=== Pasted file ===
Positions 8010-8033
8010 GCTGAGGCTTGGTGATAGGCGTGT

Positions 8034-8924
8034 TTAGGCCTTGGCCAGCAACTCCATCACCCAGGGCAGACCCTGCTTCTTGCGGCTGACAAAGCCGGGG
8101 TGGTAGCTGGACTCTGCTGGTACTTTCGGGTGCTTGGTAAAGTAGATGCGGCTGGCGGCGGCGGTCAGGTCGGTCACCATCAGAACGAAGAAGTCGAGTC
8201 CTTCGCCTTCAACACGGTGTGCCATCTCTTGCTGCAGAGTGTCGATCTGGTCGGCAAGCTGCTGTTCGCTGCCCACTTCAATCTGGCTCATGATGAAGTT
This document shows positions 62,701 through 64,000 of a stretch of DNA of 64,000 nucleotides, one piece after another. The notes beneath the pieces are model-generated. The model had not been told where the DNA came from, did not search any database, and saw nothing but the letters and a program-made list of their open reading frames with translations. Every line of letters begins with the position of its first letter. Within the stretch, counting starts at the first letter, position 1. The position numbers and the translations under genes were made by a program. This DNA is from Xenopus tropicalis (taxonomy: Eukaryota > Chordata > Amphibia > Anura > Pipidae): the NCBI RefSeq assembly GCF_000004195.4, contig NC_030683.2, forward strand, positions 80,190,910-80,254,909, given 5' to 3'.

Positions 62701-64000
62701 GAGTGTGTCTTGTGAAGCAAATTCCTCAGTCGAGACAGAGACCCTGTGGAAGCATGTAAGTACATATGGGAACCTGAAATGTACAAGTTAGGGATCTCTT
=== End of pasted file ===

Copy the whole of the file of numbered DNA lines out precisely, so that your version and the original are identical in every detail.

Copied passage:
Positions 8010-8033
8010 GCTGAGGCTTGGTGATAGGCGTGT

Positions 8034-8924
8034 TTAGGCCTTGGCCAGCAACTCCATCACCCAGGGCAGACCCTGCTTCTTGCGGCTGACAAAGCCGGGG
8101 TGGTAGCTGGACTCTGCTGGTACTTTCGGGTGCTTGGTAAAGTAGATGCGGCTGGCGGCGGCGGTCAGGTCGGTCACCATCAGAACGAAGAAGTCGAGTC
8201 CTTCGCCTTCAACACGGTGTGCCATCTCTTGCTGCAGAGTGTCGATCTGGTCGGCAAGCTGCTGTTCGCTGCCCACTTCAATCTGGCTCATGATGAAGTT
This document shows positions 62,701 through 64,000 of a stretch of DNA of 64,000 nucleotides, one piece after another. The notes beneath the pieces are model-generated. The model had not been told where the DNA came from, did not search any database, and saw nothing but the letters and a program-made list of their open reading frames with translations. Every line of letters begins with the position of its first letter. Within the stretch, counting starts at the first letter, position 1. The position numbers and the translations under genes were made by a program. This DNA is from Xenopus tropicalis (taxonomy: Eukaryota > Chordata > Amphibia > Anura > Pipidae): the NCBI RefSeq assembly GCF_000004195.4, contig NC_030683.2, forward strand, positions 80,190,910-80,254,909, given 5' to 3'.

Positions 62701-64000
62701 GAGTGTGTCTTGTGAAGCAAATTCCTCAGTCGAGACAGAGACCCTGTGGAAGCATGTAAGTACATATGGGAACCTGAAATGTACAAGTTAGGGATCTCTT